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Secure FTP, Mail, and Other Connections From Macs to UNIX

Under OS 7.5.3 through OS 9.2.2

First, I would like to thank Jean-Pierre Stierlin, the writer of MacSSH and MacSFTP, for his extensive help in getting me set up and running - and the people at Esosoft, the operators of my virtual server, for their help as well.

Under Mac OS 7.5.3 through 9.2.2, the best way to assure secure connections is often via an SSH tunnel. You can buy F-Secure, but I was unable to get it to work, and their support was lamentable. You can also download MacSSH for free. (More on OS X later).

Note that I already had a secure e-mail connection, thanks to Esosoft - they advised me to simply set the SSL setting in Eudora Pro 5.1 to "Secure, Alternate Port." This will not work for all service providers, but I suspect it will work for most. I eventually set up a secure tunnel for POP mail anyway, so I could use MailSiphon to remotely delete my spam (which I divert into a separate mailbox using Procmail, but that's another story).

What I needed to do was set up a way to use GoLive's (or Dreamweaver's) FTP over a secure channel. That would let me use their automated update features. MacSFTP, a very good and inexpensive shareware program, does secure FTP, and Esosoft supports SFTP; that would work for a small web site, but not for one with literally thousands of files, because FTP mirroring checks each file's modification date individually, then uploads the newer versions. That would take an incredible amount of time, while GoLive and Dreamweaver simply find out which files have been modified since the last upload. Besides, it's handy to have everything in one place.

So I set up a tunnel using MacSSH. This is not unlike the way you connect to the Internet by dialing your local ISP (or connecting to your cable or DSL); the connection goes through MacSSH to get to its destination.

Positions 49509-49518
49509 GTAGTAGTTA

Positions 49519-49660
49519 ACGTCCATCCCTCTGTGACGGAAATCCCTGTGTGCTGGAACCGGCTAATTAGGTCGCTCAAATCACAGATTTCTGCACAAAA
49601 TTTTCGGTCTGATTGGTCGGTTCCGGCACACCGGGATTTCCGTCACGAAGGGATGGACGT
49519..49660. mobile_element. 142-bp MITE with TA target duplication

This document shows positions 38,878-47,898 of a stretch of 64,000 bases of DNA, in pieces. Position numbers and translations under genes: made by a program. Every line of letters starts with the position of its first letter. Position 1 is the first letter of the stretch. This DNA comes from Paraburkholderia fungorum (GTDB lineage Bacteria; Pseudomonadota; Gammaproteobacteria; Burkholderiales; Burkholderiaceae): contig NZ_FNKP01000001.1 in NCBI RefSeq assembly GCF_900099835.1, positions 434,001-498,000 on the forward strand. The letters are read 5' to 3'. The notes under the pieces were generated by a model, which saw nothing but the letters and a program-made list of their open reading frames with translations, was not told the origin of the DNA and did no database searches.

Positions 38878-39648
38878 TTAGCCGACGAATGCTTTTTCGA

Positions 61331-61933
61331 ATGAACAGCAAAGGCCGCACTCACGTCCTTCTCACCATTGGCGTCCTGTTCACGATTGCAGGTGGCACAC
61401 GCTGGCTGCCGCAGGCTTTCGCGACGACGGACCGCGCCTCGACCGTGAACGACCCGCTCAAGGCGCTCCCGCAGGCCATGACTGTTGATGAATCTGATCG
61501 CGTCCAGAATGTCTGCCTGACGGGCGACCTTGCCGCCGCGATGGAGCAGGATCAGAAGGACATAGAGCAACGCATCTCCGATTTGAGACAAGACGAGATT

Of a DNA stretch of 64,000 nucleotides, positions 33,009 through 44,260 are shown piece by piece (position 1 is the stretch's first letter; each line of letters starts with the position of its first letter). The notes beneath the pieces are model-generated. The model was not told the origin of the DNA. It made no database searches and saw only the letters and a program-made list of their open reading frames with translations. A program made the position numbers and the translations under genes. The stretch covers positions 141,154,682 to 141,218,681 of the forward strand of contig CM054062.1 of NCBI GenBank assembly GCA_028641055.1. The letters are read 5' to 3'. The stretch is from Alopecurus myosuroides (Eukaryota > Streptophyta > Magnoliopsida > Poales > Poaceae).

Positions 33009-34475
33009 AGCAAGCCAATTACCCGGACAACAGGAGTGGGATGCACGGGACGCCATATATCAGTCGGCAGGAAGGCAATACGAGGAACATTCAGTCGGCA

MacSSH comes with instructions, but I had some issues and questions which I will detail here. I won't duplicate all of MacSSH's instructions, just go over the issues I had.

First, to get FTP to work, you need to use passive mode. In GoLive, this is under Site - Settings - FTP - Advanced. In Fetch, it's under one of the preferences tabs. Passive mode is no problem most of the time, and you probably won't notice the difference.

Second, I set up just two tunnels: one for port 21 (FTP) and one for port 110 (POP3, or incoming mail). If I needed to secure SMTP (outgoing mail), I'd also set up one for port 25. Since MacSSH automatically creates a Telnet terminal, I didn't bother routing that.

To set up the first tunnel (POP3), I modified the default MacSSH connection settings (Favorites / Edit Favorites / Default) (and later set up the preferences to automatically start the default connection when starting up MacSSH, that removes an annoying step).

  1. In the General tab, I put in my host name (allpar.com) in General, and left it as Port 22.
  2. In the Security tab, I selected ssh2 as the protocol, with my username, password, client username (same as my username), and an lsh argument of -L21:allpar.com:21 which routes local port 21 (FTP) to remote port 21 (FTP) - in short, my local machine's traffic in port 21 goes through the tunnel, and when it comes back, ends up coming out of port 21 again so nobody is confused but me.
  3. To add another tunnel here, I could just put in a space and type in the second one, e.g.
    • -L21:allpar.com:21 -L25:allpar.com:25
  4. In the SSH2 tab, I set the encryption and authentication and compression (all in order), then set method to local tcp port forward. I set the local and remote ports to 110 for e-mail, and put in my remote host (allpar.com). Then I initalized SSH, using a very long string with lots of numbers.
  5. At that point, I went through MailSiphon, Fetch, etc., and everywhere it used to have allpar.com, I replaced it with 127.0.0.1 (localhost worked for a while, but then stopped, so start out right with 127.0.0.1).
  6. Strangely, I found this did not work until I closed MacSSH and restarted it.

When you do this, I strongly suggest you also edit the default MacSSH terminal - make the font larger and set it up as a VT100 or VT220 so you can use pico and pine. Also, remember to log out when you're done with a session!